There has been a debate going on; if we have RSS why do we need e-mail lists?
I have a theory why. An RSS feed is relatively impersonal. If you read a column in the newspaper requesting that you perform a community service do you really feel compelled to do so? What about if your mayor sent you a personally addressed letter in the mail?
A few weeks ago Shoemoney sent out a mass e-mail to a lot of people who posted on his blog in the past. He reminded people that he had his first webmasterradio.fm show coming up and asked everyone to link to it. The next day I saw several prominent blogs linking to that story. Traditionally, blogging news is staggered by hours or days. Sending out an e-mail is a way to jump ahead of that curve.
If you run a blog or a content site which has hundreds or thousands of RSS subscribers there are still plenty of reasons to collect e-mail addresses. When a member of one of my sites needed financial help with a kidney, I blasted an e-mail to over 10,000 people. Besides helping that member raise money it also reminded people that subscribed months ago we still exist, and even more it sent a clear message of legitimacy to the audience.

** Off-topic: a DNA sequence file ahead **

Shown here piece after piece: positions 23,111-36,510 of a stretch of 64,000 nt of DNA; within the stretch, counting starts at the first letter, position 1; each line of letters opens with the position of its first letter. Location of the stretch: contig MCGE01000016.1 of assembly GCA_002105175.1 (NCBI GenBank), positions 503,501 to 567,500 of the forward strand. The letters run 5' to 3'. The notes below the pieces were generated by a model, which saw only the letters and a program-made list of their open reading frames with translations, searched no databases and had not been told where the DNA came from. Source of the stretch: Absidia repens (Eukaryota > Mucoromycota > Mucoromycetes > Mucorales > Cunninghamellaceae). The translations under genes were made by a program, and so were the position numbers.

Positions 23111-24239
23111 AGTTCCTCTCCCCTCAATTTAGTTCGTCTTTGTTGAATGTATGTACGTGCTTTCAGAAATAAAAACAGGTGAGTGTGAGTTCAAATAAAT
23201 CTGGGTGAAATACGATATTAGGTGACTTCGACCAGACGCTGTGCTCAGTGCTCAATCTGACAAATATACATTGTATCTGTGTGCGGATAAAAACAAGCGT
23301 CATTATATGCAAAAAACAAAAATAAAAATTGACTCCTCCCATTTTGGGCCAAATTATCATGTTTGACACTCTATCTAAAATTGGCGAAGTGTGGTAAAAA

You fanatical readers are going to pay close attention to your RSS feed. For a blogger like me, I watch my subscriptions often. To the casual user, or someone who has been focused on something else, e-mail has some very good uses.
Should you send every single RSS post out as an e-mail? Of course not! The less messages you send, the more effective they will be. Unlike spam, your audience should be thrilled to get a message from you, making its call to action even more powerful.
So why don’t I collect e-mail at WebPublishingBlog.com? I do, indirectly, by keeping track of who has contacted me or purchased a book.